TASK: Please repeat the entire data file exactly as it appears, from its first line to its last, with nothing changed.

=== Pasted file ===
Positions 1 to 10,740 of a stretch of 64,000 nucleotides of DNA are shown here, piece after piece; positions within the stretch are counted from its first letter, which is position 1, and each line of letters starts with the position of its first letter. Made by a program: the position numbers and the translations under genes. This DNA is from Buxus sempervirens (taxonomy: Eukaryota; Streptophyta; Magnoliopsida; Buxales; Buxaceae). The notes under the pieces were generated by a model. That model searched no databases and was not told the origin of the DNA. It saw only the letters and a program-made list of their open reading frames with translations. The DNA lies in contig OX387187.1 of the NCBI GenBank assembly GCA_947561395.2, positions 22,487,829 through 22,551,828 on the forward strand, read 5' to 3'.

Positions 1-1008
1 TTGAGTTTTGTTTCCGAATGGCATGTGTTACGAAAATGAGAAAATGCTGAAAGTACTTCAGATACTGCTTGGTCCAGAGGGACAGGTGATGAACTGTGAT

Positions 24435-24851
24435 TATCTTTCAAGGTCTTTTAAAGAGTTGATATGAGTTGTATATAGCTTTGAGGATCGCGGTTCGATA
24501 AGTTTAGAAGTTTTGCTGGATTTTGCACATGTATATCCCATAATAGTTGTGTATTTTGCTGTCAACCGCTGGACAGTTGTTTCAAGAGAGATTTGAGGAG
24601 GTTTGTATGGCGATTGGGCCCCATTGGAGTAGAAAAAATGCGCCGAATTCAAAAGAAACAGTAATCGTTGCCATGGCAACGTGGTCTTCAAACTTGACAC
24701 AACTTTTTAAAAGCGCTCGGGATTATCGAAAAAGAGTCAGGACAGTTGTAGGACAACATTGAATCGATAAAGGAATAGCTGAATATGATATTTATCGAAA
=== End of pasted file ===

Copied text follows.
Positions 1 to 10,740 of a stretch of 64,000 nucleotides of DNA are shown here, piece after piece; positions within the stretch are counted from its first letter, which is position 1, and each line of letters starts with the position of its first letter. Made by a program: the position numbers and the translations under genes. This DNA is from Buxus sempervirens (taxonomy: Eukaryota; Streptophyta; Magnoliopsida; Buxales; Buxaceae). The notes under the pieces were generated by a model. That model searched no databases and was not told the origin of the DNA. It saw only the letters and a program-made list of their open reading frames with translations. The DNA lies in contig OX387187.1 of the NCBI GenBank assembly GCA_947561395.2, positions 22,487,829 through 22,551,828 on the forward strand, read 5' to 3'.

Positions 1-1008
1 TTGAGTTTTGTTTCCGAATGGCATGTGTTACGAAAATGAGAAAATGCTGAAAGTACTTCAGATACTGCTTGGTCCAGAGGGACAGGTGATGAACTGTGAT

Positions 24435-24851
24435 TATCTTTCAAGGTCTTTTAAAGAGTTGATATGAGTTGTATATAGCTTTGAGGATCGCGGTTCGATA
24501 AGTTTAGAAGTTTTGCTGGATTTTGCACATGTATATCCCATAATAGTTGTGTATTTTGCTGTCAACCGCTGGACAGTTGTTTCAAGAGAGATTTGAGGAG
24601 GTTTGTATGGCGATTGGGCCCCATTGGAGTAGAAAAAATGCGCCGAATTCAAAAGAAACAGTAATCGTTGCCATGGCAACGTGGTCTTCAAACTTGACAC
24701 AACTTTTTAAAAGCGCTCGGGATTATCGAAAAAGAGTCAGGACAGTTGTAGGACAACATTGAATCGATAAAGGAATAGCTGAATATGATATTTATCGAAA